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Women in the Gaming Industry: What is it really like?

We all know women characters in video games are often depicted with unrealistic features and revealing outfits. That is a topic in itself that needs debunking but for now, let’s discuss what it is like to be a female gamer. Many women can relate to watching their brothers, significant others, dads, or any male figure in their life spending hours upon hours playing video games with their “squad” of friends. The phrase “but the boys need me” has become viral in mainstream media when referencing “queuing up” in a game with friends. But what about the girls? Maybe there aren’t a lot of girls who game? Let’s take a closer look into female gaming statistics.

With a quick Google search, one might be fooled by the statistic of 48% of women have played video games from a survey given by Entertainment Software Association (ESA) in 2014. While the rise of female gamers is underway, we have not had a survey appropriately conducted that proved women represent 50% of the gaming industry. There are various ways one can look at gamer statistics. You could look at the stats of people who consider themselves “core” gamers versus more “casual” which are both different than “professional” gamers. Or you could look at statistics that correlate to specific genres of gaming. Many argue that studies should not bundle gamers across platforms and genres. There are surveys, such as the Gamer Motivation Profile, that have tried to collect data on which genres are more popular among women. The takeaway from these comes as no surprise showing that women play more games like Sims than tactical shooter games. This makes me sad because tactical shooter games have captured my heart.

A stereotypical male can log onto a game and hang out with his friends for hours chatting and catching up on life while trying to get some W’s. This social interaction has become a staple leisure pastime that is wrapped up in the phenomenon known as “Saturdays are for the boys.” BUT WHAT ABOUT THE GIRLS? How come girls can coordinate gatherings every week to watch the infamous series, “The Bachelor/Bachelorette” but many won’t bother hanging out in discord while they game? One would think with how much women love to multitask and “chit-chat” this social ritual would be dominated by women. This is in no way to bash anyone who watches ABC shows religiously because I, myself, partake in such guilty pleasures as well. But hearing a female voice when solo-queuing in first-person shooters games is a rare occurrence. And it is even rarer for said female to be a “top-fragger” (aka “cracked” …aka really good). Not only is it hard to find fellow female gamers in the tactical shooter game world but dealing with the male dominant community while playing tells a whole other narrative.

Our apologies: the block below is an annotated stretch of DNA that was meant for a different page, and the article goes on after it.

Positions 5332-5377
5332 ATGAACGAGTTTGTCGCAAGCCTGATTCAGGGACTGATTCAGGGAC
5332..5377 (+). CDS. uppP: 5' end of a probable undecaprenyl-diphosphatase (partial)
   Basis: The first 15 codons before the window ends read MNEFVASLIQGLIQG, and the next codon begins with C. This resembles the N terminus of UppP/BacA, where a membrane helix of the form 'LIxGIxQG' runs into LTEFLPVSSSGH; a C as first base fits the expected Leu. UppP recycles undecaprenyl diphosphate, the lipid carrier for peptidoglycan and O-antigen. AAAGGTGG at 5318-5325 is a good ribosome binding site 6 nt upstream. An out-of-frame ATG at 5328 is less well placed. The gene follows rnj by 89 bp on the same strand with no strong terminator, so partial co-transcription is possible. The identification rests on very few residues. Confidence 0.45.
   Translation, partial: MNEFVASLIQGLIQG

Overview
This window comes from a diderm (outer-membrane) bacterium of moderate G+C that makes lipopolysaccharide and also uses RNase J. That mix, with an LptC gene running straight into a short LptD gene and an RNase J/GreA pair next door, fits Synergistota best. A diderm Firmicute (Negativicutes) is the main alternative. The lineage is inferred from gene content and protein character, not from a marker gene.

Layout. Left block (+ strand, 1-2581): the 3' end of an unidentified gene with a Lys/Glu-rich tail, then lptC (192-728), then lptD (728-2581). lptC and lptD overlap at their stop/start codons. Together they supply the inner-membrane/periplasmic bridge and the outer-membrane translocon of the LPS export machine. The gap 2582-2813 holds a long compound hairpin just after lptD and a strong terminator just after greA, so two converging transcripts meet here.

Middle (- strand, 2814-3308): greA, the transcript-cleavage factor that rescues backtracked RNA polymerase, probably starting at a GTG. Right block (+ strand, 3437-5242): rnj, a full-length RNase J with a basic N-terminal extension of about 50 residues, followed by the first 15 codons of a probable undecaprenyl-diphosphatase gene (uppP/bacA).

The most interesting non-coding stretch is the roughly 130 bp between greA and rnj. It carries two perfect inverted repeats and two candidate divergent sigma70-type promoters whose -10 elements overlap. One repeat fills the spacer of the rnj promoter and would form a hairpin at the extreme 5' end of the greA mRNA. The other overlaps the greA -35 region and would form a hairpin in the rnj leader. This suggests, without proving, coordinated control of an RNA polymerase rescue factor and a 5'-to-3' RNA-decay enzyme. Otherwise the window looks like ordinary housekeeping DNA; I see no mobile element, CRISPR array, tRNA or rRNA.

“Hey guys, what’s up,” is all it takes for me to receive some intense feedback from my teammates when solo-queuing. As soon as people hear my traditional-sounding female voice, it is usually met with outbursts such as “Oooooh we got a gamer girl,” or “Dang honey you sound hot, you looking for a simp?” There is also this immediate pressure of performing well in the game because it is assumed you represent every female gamer’s skill. With that said, even if a girl did “pop-off,” her skill is questioned and some even assume she “had her boyfriend play for her.” I made it a point to have my gaming username a female name so when the other teams lose to me, they know they lost to a girl. This definitely sparks some heated game chat sometimes when I “pop-off” myself, which in fairness, is not as often as I would like. Yet, social media depicts a fantasy of the “perfect girlfriend” as one that can casually pick up a controller and sh*t on kids. So, which is it, guys? You want a girl that can game or no? If you do, then why make it such a toxic environment to a point where most girls don’t want to put in the work to get past the beginner threshold of learning a game? I’ve seen guys flex pics of their girlfriends wearing a gaming headset saying, “my girl > your girl” when in reality she posts on her story saying, “no idea what I’m doing…” Guys want to invite girls to the gaming world but can’t handle when we actually show up.

That rant had a lot of generalizations in it and does not reflect all guys or girls in the gaming community, but it is a reality for so many women. I know and play with many respectable guys that appreciate my gameplay and we have a great time. We need to normalize women in the gaming industry. Why can’t there be a group of moms that “squad up” after they put their kids down and talk about all the dumb sh*t their kids did that day? Or even a group of teenage girls hoping on discord while they play a few rounds of Valorant and talk about how hot their substitute teacher was in math class? Maybe I’m only one of a few that have dreams of a society like this but there is a growing presence in the female gaming community which leads me to believe I’m not alone. There are women breaking down boundaries and creating some pretty incredible online communities.

So here is your call to action. Ladies, if you haven’t tried playing video games, give it a shot! If you have, then keep grinding. Fellas, just chill. Don’t freak out if you get a girl in your game but above all else, be respectful. Female gamers got to stick together because we aren’t going anywhere.

Stay Marvelous,